Tag Archives: boys

What Yale’s President Should Have Said about the Frat Boys

By Harvey Silverglate and Kyle Smeallie

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The Department of Education is currently investigating Yale University for allegedly maintaining a sexually hostile environment. No one can deny that the New Haven Ivy is in a difficult position. To wit, Yale enacted changes last month to lower the standard of proof in sexual assault cases, and last week, College Dean Mary Miller announced that a fraternity would be banned for five years, a result of an October 2010 incident in which pledges shouted sexually-graphic chants. Yale, by all appearances, is capitulating to federal pressure. It didn’t have to. Here’s how Yale President Richard Levin could have stood tall, on behalf of educators and liberal arts institutions everywhere, in the face of Washington’s unwelcome–and ultimately destructive intrusion.

Dear Assistant Secretary for Civil Rights Russlynn Ali:

Allow me to introduce myself. I am Richard Levin, President of Yale University. I’ve been at the helm of this great institution since 1993, making me currently the longest-tenured president in the Ivy League. As a long-time observer of higher education, and one who has praised its historical autonomy from the public sector, I feel an obligation to express my concern about recent developments from your office.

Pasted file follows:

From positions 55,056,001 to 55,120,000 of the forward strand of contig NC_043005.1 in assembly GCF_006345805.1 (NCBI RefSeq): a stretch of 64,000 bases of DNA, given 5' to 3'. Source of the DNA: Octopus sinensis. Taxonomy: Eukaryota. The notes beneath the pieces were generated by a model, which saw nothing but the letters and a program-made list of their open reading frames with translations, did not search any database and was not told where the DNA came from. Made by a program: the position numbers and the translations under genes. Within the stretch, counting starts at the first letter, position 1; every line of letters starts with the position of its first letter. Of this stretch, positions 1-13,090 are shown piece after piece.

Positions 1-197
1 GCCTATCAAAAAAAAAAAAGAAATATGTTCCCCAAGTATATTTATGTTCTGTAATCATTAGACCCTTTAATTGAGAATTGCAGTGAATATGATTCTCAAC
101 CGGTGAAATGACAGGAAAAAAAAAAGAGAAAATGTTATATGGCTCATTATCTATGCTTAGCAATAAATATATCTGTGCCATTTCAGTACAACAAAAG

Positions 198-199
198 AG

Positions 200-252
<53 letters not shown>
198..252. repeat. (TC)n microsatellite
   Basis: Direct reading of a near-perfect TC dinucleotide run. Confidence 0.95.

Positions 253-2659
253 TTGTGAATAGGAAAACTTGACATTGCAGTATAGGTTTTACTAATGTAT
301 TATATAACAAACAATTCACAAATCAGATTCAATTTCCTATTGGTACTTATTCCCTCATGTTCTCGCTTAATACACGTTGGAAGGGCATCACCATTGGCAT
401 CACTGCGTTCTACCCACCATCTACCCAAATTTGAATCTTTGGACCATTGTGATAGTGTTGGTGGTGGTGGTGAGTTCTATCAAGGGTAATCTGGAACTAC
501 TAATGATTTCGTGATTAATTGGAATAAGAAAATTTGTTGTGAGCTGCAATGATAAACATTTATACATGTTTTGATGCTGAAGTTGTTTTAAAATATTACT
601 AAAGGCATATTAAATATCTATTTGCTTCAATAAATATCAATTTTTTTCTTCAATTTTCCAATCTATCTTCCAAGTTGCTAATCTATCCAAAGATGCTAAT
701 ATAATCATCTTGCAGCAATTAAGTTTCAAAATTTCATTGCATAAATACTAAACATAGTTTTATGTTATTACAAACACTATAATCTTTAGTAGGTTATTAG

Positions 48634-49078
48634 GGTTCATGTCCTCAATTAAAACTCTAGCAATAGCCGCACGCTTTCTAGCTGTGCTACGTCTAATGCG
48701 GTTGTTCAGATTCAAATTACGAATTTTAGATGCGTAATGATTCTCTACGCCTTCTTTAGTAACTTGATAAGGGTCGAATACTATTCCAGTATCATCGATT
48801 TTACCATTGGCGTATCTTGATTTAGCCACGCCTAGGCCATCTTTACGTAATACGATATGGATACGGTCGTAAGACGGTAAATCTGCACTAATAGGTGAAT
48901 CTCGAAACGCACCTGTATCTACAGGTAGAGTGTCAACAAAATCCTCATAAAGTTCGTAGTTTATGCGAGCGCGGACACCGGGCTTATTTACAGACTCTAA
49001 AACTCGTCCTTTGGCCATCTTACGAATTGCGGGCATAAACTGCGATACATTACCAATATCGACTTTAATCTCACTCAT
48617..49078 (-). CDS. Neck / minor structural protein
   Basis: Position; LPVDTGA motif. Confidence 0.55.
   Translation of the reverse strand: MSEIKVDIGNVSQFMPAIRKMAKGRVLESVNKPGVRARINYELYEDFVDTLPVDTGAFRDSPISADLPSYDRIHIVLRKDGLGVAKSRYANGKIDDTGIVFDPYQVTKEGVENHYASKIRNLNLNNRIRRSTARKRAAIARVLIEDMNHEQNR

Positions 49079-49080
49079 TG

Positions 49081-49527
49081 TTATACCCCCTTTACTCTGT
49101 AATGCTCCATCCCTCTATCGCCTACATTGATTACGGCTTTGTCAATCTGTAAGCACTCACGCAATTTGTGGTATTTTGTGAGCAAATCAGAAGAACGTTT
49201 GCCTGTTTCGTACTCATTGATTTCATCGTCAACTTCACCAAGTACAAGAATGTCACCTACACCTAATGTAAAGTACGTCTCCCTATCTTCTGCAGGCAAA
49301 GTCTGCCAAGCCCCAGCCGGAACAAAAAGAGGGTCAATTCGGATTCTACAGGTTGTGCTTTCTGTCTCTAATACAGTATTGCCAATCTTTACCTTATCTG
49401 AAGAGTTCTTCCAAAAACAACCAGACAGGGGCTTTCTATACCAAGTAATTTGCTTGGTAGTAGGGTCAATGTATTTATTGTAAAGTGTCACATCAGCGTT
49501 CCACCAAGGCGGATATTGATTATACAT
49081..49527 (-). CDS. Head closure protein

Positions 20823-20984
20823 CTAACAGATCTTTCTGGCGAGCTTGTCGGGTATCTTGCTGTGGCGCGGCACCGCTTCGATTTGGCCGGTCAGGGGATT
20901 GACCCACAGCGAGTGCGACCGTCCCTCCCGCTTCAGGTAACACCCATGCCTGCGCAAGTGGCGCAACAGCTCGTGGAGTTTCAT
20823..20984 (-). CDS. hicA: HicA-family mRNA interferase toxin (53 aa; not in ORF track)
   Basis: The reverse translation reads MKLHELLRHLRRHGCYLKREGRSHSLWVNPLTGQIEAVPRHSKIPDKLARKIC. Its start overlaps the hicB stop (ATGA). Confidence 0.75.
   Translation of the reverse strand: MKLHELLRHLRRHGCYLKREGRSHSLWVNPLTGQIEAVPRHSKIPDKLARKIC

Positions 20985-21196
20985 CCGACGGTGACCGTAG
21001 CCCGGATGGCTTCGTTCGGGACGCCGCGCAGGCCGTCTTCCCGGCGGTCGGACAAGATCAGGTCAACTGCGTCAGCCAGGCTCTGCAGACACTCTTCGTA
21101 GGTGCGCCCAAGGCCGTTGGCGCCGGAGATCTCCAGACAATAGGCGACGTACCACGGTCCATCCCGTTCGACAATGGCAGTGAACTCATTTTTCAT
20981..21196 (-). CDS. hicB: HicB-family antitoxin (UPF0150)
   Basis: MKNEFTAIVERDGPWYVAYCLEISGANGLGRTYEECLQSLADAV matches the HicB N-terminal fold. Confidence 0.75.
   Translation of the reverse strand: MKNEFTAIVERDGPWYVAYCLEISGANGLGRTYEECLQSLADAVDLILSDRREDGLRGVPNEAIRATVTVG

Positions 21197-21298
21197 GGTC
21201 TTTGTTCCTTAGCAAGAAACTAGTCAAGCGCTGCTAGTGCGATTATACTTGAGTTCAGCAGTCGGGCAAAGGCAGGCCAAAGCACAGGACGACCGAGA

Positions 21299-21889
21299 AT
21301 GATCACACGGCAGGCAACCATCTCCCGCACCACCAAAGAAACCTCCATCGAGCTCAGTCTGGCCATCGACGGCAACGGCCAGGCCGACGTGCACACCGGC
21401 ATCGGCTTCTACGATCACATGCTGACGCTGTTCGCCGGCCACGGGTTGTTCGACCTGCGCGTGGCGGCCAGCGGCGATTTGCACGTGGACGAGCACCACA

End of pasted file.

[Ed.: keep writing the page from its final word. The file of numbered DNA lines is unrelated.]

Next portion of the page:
I’m writing today in response to a Title IX civil rights complaint for gender discrimination that your office has filed against my university, as well as a “Dear Colleague” letter sent by you last month to nearly every college and university,both of which concern the adjudication of sexual harassment allegations in higher education.

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The Cost of Raising Boys Like Girls

Total enrollment in colleges and universities is expected to rise to 20.6 million by the fall of 2018, according to a new projection from the U.S. Education Department’s National Center for Education Statistics. That’s a 13 percent increase over the 16 million or so enrolled in 2007, according to the report.
The greatest percentage growth in college enrollments will be among ethnic minorities, according to the report: 38 percent among Hispanics and 26 percent among blacks. Those projections seem to be based upon trends reflecting increased immigration among the former and improved socioeconomic status among the latter. College enrollment for whites is expected to be relatively static, only a 4 percent increase.
The most intriguing—and perhaps most demographically alarming–of the National Center’s projections is this: College enrollment among women is expected to grow by 16 percent, compared with a growth of only 9 percent among men. The U.S. college student population is already 55 percent female, with the total number of women on campus, nearly 10.5 million, outnumbering male students by nearly 2.5 million. Two conclusions can be drawn from this gender gap that is slated to grow wider, not narrower, as the years pass.

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